Research Help

From FamilyTree
Jump to: navigation, search

Guidance on where to start when searching your family tree.

Decide what it is you are looking for

The initial decision is important because it is easy to get side tracked. Once you have achieved your initial requirement you may like to expand your search. There are multiple reasons why people are looking into there family history and what they are hoping to achieve. Here are some of them:

  1. Probably the most common is a "name". You have a family name which you think is unique and you want to research it more. You will find that this is pretty common. In my tree alone I have several unique names, and no I'm not talking about the Polish ones I wouldn't have a clue if they are unique, not yet anyway. Following a unique name can lead to some very interesting discoveries particularly the different permutations.
  2. "I was told by my grandmother that her father was a bastard with a twin brother" Scenarios like this are quite common. People have been given information from older relatives and they want to see whether if it is true. Based upon my experience, so far, they are probably 85% accurate. There usually is a further twist, black sheep stories always have twists.
  3. "I was given a whole pile of birth certificates and photos from a relative and I thought I would just have fun chasing down the lines." This was mine. I have no real interested in any particular name or any particular story. I find each generation gives me a story and every line's story is unique. My initial plan, being 7th generation Australian, was to go back to all entries into Australia. This has been a hard slog in itself and I have still got problems with a couple of these lines. To get to some entries I had to go overseas and come down. All a bit complicated.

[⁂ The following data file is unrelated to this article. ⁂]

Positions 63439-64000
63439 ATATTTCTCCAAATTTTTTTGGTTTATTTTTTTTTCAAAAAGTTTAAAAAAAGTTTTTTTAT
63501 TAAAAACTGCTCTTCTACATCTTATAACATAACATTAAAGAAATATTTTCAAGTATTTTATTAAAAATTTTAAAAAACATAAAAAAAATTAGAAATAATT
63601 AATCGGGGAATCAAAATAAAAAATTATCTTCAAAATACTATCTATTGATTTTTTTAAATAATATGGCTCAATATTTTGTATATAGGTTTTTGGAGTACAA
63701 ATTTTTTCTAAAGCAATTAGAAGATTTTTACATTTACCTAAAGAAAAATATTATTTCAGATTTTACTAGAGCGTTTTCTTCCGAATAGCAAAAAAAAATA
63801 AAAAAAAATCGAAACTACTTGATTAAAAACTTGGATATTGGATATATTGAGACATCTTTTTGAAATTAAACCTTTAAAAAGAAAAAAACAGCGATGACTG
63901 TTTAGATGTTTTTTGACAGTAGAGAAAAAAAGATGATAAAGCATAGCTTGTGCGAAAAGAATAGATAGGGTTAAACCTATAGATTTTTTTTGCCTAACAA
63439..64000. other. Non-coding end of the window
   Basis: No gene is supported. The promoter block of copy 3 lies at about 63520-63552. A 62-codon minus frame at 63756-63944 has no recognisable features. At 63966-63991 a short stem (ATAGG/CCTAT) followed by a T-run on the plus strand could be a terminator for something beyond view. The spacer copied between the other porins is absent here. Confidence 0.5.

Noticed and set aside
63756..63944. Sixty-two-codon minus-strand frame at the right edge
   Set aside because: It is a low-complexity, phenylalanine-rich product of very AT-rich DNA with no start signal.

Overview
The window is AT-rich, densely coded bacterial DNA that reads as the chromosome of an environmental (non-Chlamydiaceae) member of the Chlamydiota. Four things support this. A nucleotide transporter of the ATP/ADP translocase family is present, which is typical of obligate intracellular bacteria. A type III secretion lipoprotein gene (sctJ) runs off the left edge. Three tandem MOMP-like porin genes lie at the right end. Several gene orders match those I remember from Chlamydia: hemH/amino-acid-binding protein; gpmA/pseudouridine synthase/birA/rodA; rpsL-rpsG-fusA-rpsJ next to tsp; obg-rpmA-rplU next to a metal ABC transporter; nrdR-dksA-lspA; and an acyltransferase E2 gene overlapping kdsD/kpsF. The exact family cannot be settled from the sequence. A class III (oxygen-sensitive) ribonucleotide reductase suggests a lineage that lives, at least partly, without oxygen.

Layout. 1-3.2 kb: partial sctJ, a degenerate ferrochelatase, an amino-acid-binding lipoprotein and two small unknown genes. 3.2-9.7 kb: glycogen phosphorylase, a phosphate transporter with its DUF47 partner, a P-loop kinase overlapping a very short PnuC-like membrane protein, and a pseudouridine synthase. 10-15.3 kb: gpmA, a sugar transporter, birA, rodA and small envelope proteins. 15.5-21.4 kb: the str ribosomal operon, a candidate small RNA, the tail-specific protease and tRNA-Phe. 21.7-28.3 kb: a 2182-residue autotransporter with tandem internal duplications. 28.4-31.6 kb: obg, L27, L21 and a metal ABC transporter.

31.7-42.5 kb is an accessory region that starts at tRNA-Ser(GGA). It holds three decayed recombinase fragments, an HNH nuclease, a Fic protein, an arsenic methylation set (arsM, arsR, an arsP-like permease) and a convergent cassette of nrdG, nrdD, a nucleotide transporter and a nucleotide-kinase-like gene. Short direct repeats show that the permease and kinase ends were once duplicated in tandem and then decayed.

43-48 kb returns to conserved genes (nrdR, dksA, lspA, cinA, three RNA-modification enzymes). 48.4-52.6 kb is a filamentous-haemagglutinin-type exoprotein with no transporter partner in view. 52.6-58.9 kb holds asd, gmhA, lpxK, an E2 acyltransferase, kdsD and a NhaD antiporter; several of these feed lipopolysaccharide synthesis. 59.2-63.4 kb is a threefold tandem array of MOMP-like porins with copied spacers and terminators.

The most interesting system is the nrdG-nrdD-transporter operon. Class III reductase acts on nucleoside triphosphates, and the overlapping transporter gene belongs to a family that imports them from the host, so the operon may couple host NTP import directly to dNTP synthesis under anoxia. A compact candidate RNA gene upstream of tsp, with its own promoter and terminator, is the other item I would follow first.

Where do you go?

Good question. If you are doing research in Australia the Links web page will help but here is a list of where you could go.

  1. Find a starting point (yourself is the best) and work out parents, date of birth, date of marriage, date of death (if applicable) then go back a step further. My relative who started me off gave me a piece of paper with all the tree information she had been able to collect so far. You need to document the information as you collect it or you will forget where you are up to and where you should be looking next. Dates get very complicated as well. A piece of advice I gave someone a couple of days ago may help, while the dates on all certificates are accurate the validity of other information is based upon who registered it and what they new, so ages can be all over the place and if the person who registers it can't read or write (very common in the case of the Irish) it depends upon the understanding/spelling of the registerer:
    1. Birth Certificates is the closest to the truth about someone. It is what there parents new and believed.
    2. Marriage Certificates are the next best thing as they are what the person new and believed.
    3. Death Certificates are good but out of the three the least reliable. This is because the person who registers the death only knows what they have been told. So it is what the relative (usually) knows and believes.
  2. In all the information I have collected so far the only money I have spent is on the occasional certificate. The rest is easily accessible online. I bought the certificates to get that extra information to go back one step further (ie father and mothers names on marriage certificates to find birth certificates). I've made a couple of mistake purchases as I was getting desperate but in most cases, based upon elimination, I got it right.
  3. Join Genes Reunited, it is free and it helps when you are working out the basics. They also have a few data areas you can search ie British Census, you have to pay (which I didn't) to get the full record, but for preliminary searches it can be very useful.
  4. The local libraries in Australia have a version of ancestor.com which you can do census searches, electoral searches etc. You can also view the full record. I found ancestor.com useful but vague. Sadly you really have to have quite a bit of information before you start as you could be there for hours trolling through gumf.